The latest iconography done from August to November of 2015 was written (or, painted) by Ivan Roumiantsev and is quite extensive.  This work consists of the following: 1) Christ All-powerful (Gk., Pantokrator) with four Angels and the Four Evangelists on the ceiling; 2) The Theotokos and Christ "Of the Sign" with two Angels with gold-leaf in the upper part of the half-dome over the Altar; 3) Twelve Hierarchs along the bottom of the half-dome, ten along the base and two on the wall below; 4) the Annunciation to the Virgin Mary on the front wall of the Nave over the Iconostasis in the spaces above where the curve of the half-dome meets the wall; and 5) the Icon of Christ "Not-made-by-hands," or Holy Napkin, in the skylight above the Altar.

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Our Iconographer: Ivan Roumiantsev

Ivan was born and raised in Moscow, Russia, and graduated from the Moscow Art College in 1991 with a degree in the Restoration of Icons. He wrote (or, painted) his first icon while serving in the army the year after graduating from college. In 1992 Ivan was employed at the Epiphany Cathedral in Moscow for the work of restoration and writing of icons. Since 2001 Ivan has resided in northeast Pennsylvania where he was invited to work at St. Tikhon’s Seminary. His iconographic work includes churches in Oliphant, PA, Brick, NJ, and Connecticut. Ivan came to us after working at St. Nicholas Church in Mogadore (SE Akron), OH.

 Ivan writes icons in a later Byzantine style characterized by the Palaeologi era in the 13th and 14th centuries. Features tend to be softer and colors more vibrant, but not overly bright. Each icon is intended to fit within a broader theological vision of the Kingdom of God represented by the entire Orthodox Temple.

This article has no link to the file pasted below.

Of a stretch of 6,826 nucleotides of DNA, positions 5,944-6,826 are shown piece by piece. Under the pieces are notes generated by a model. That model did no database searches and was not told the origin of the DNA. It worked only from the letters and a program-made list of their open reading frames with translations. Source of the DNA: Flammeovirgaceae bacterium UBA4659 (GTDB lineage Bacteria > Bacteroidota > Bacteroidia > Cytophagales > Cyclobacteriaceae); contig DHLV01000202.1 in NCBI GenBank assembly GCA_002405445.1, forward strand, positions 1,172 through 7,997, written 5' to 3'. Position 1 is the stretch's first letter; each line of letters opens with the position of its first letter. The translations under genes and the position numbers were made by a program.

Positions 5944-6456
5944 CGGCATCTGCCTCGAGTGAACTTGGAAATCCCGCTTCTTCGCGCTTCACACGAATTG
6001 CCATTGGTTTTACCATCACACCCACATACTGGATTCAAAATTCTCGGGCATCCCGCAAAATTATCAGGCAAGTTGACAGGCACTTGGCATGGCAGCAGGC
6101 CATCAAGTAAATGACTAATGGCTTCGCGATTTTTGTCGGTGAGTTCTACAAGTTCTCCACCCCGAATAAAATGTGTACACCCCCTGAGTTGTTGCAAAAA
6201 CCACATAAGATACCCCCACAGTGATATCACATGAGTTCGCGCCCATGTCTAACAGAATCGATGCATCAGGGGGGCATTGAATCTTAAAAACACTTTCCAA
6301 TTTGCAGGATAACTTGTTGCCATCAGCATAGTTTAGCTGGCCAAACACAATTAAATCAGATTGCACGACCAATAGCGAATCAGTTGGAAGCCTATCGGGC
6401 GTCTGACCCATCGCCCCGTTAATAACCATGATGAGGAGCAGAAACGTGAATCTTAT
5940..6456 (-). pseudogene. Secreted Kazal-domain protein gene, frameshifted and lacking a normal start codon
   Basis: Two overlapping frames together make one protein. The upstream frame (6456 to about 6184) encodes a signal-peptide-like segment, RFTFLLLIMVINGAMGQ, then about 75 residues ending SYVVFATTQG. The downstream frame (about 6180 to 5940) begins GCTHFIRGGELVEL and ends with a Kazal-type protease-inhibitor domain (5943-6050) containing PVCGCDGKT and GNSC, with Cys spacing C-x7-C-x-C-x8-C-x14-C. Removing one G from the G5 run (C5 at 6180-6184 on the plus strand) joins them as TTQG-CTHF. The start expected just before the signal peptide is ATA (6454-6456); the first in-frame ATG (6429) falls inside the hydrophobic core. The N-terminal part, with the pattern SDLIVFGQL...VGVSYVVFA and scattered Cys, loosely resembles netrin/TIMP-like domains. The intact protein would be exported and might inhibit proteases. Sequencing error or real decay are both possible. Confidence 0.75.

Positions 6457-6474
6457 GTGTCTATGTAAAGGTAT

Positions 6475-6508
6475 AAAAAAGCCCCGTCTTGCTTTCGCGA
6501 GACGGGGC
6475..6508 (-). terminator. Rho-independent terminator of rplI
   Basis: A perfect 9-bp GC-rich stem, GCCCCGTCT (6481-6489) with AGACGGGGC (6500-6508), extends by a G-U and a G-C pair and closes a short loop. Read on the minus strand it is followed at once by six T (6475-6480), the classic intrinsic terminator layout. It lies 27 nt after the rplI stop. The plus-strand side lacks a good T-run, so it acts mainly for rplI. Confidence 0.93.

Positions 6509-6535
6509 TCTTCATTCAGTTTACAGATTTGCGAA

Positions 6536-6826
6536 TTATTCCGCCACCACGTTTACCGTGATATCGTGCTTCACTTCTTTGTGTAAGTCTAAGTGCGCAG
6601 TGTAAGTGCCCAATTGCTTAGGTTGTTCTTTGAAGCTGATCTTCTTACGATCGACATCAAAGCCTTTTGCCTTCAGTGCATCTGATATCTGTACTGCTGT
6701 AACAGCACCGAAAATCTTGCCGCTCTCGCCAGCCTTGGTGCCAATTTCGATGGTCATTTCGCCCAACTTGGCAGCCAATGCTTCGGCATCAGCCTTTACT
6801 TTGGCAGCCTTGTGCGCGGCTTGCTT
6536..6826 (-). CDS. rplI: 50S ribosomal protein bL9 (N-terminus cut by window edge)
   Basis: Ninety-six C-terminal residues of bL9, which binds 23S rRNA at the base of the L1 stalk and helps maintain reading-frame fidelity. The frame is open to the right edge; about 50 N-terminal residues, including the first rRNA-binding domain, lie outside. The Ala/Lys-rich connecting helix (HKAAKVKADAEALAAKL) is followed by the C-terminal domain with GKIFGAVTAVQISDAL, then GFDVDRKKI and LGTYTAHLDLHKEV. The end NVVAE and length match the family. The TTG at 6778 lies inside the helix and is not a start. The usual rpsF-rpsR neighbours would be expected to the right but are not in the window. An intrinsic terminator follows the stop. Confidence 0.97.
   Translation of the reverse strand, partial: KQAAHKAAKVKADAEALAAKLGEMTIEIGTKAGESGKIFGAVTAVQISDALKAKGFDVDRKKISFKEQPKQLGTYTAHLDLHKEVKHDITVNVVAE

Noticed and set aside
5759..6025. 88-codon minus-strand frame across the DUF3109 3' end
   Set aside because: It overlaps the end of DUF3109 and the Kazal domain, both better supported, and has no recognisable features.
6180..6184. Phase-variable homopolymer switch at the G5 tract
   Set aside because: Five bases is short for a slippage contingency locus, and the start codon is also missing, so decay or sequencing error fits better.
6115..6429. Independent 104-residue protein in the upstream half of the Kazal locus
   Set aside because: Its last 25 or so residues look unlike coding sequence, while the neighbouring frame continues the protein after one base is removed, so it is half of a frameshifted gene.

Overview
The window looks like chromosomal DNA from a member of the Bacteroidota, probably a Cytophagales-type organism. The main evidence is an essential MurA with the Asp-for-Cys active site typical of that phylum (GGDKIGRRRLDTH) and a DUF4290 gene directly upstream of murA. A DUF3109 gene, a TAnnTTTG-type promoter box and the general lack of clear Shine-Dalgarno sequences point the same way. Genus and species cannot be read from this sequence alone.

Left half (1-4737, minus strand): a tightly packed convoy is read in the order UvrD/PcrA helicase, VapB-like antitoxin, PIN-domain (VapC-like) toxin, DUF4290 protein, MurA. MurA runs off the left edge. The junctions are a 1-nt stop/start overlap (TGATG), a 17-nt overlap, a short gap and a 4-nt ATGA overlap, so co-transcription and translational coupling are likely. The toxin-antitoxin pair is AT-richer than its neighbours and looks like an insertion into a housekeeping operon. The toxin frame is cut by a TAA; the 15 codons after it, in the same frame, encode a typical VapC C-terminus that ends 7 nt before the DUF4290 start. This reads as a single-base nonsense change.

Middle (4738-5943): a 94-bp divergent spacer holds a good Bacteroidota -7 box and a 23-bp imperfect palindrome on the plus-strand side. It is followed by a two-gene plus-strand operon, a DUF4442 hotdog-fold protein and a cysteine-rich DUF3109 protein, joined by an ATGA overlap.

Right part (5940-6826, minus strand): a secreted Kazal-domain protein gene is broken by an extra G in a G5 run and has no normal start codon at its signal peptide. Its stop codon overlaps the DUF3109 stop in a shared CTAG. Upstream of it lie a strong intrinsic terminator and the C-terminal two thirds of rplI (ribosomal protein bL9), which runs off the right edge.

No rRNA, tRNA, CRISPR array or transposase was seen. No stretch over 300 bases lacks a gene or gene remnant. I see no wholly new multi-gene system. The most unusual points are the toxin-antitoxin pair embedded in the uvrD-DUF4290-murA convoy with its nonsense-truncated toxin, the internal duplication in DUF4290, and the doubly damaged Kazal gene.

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Iconography by Madam Struve

 

The iconographer of the original icons in our Church were written (painted) by the hand of Marie Elchaninoff Struve,  who was born in Nice, France in 1925. Her father was the famous Russian Orthodox priest, Father Alexander Elchaninoff, and her mother is the noted iconographer from whoo she learned her art. Madame Struve also studied with one of the most remarkable iconographers of the Russian emigratioon in Europe, the Orthodox nun, sister Joanna Reshlinger. Madame Struve is married to Nikita Struve, the world-famous author, scholar and Orthodox lay leader. The Struves have three children. 

 

CONNECT WITH US
 

Address: 2220 Reeves Road • Warren, OH 44483     Phone: (330) 372-3895     Email: FrBrian@stjohnswarren.com